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If you didn’t already know, there is a new sheriff in town within the corporate structure, and it’s the chief information security officer (CISO). If you need proof, look no further than the White House, with its recent Cybersecurity National Action Plan that includes a $3.1 billion Information Technology Modernization Fund and the newly minted position of the first federal chief information security officer. Furthermore, according to Gartner, the number of large enterprises reporting to their board of directors on cybersecurity and technology risk at least once a year will rise from today’s 40% to 100% by 2020. One thing is certain: Security problems are emphatically business problems.
In the pursuit of the digital business, we are witnessing an evolution of how we view cybersecurity within the larger digital ecosystem and the emergence of the “business unit information technology (IT).”
In fact, Gartner Analysts Paul Proctor and Ray Wagner in their recent report, “Cybersecurity at the Speed of Digital Business,” conclude that “security officers will work more like intelligence officers and trusted advisors, as citizen and business unit IT becomes the dominant model.” They go on to predict that “by 2020, 60% of digital businesses will suffer major service failures due to the inability of IT security teams to manage digital risk.” Thus, it’s no surprise to see that the investment of rapid detection and response approaches will double in enterprise information security budgets in the next four years.
Follow best practices
As the numbers pointedly show, it’s not about if you have a security incident but when. The real difference will be if you have the processes, polices, and expertise on hand to face such occurrences in the quickest fashion with the least amount of damage to the brand. So, how can organizations prepare for the inevitable? To outline some core best practices, I sat down with Scott Gordon, chief operating officer of FinalCode, a California-based file security software company that provides file security management, file encryption, and a file-based enterprise digital rights management platform. He suggests the following three best practices to consider:
1. Create a lightweight risk management framework.
Frame organizational risk and security controls around three areas of the business: key aspects of the business that have to be available, key aspects of the business that have compliance/regulatory liabilities, and the key aspects of the business that enable growth or productivity—underlined by the business risk, which is the probability of an occurrence multiplied by the cost of a potential incident. Highly regarded frameworks for risk management and IT governance include the National Institute of Standards and Technology SP 800-39 and Control Objectives for Information and Related Technology (COBIT), which can be adapted to the business.
2. Assume you are going to have a security incident, and map out the processes and expertise required for the high probability of an incident.
Involve your legal counsel, your communications teams (whether internal or outside agencies), and forensic and investigation experts to review the most probable areas for an incident and the processes should an incident occur, all to be documented in a handbook that’s revised and reviewed.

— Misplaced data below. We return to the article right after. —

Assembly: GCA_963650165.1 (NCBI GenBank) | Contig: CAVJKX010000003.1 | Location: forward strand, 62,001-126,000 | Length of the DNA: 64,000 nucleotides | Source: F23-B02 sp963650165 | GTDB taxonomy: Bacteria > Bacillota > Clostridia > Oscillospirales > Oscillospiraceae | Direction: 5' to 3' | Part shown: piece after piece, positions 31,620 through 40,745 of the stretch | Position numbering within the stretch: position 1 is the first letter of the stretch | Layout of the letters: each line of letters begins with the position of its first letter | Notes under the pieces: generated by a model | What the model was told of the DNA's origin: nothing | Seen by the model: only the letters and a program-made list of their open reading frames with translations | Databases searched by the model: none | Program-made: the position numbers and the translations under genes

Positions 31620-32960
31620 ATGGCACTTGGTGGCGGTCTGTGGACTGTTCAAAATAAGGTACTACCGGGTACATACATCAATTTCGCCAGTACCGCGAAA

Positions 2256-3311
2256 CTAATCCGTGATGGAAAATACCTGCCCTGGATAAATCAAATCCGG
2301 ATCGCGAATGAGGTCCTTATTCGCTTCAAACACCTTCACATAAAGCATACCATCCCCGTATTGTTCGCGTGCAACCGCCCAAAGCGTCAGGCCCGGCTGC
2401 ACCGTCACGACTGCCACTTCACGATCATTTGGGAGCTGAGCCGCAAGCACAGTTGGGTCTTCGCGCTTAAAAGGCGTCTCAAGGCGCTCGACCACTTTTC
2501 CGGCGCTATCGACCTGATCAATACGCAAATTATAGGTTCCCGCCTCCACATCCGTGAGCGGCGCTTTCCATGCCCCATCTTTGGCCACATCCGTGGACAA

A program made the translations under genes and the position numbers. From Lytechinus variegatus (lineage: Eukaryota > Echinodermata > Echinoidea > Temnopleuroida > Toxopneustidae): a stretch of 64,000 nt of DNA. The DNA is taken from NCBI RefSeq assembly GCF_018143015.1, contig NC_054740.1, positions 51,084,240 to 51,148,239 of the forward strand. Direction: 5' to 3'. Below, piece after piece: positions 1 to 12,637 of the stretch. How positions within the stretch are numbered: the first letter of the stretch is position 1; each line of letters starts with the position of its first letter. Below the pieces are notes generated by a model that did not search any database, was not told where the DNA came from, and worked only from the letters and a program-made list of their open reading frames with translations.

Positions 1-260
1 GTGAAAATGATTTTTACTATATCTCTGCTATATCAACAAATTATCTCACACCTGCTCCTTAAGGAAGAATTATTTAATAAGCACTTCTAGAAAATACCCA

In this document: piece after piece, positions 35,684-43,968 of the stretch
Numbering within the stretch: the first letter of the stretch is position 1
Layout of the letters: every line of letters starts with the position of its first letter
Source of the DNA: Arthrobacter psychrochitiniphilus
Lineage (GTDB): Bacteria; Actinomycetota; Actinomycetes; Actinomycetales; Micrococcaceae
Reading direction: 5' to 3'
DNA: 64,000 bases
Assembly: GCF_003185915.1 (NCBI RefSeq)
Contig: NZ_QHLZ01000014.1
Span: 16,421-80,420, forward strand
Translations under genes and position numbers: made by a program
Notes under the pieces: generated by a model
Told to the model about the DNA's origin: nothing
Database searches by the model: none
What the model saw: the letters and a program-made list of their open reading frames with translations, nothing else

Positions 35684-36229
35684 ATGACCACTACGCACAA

3. Tailor a security awareness program for your audience.
Build a specific awareness program for your board of directors, business executives, and users. This should not just include operational practices but also hit on business ethics.
Why the CISO is turning business heads
Over the last 10 years, the CISO has steadily been making a case for their seat at the table. With the call from board of directors to be briefed on security and IT risk more often instead of less, it seems the CISO’s time has arrived, but why now? Gordon says, “Education. They are explaining their capabilities and achievements in business terms (i.e., how they are achieving their targets for implementation, reducing response time to security problems or issues with different lines of business, or how they have saved money in their individual programs), showing operational value. They are relaying their programs in terms or metrics that business people can understand.”
Moving away from overly technical language and technology-focused milestones creates separation from the idea that security is an IT problem—historically, a popularly held belief by many senior-level business executives—when it’s, in fact, a business problem. In addition, the prevalence of shadow IT and the shifting business-centric model has carved out a role for security professionals to become trusted advisors and educators to these lines of business. However, there is still work to do. While boards might understand they need to care about security risk, they don’t always know what they should ask in terms of the business metrics they care most about. No, that is left to security professionals. CISOs must constantly be aware of operational value, strategic goals, and potential business risk in opposition of those goals while directly aligning the security controls necessary to achieving business objectives. It might be a thankless job indeed.
Allison Lloyd serves as the editor of DOCUMENT Strategy Media. She delivers thought leadership on strategic and plan-based solutions for managing the entire document, communication and information process. Follow her on Twitter @AllisonYLloyd.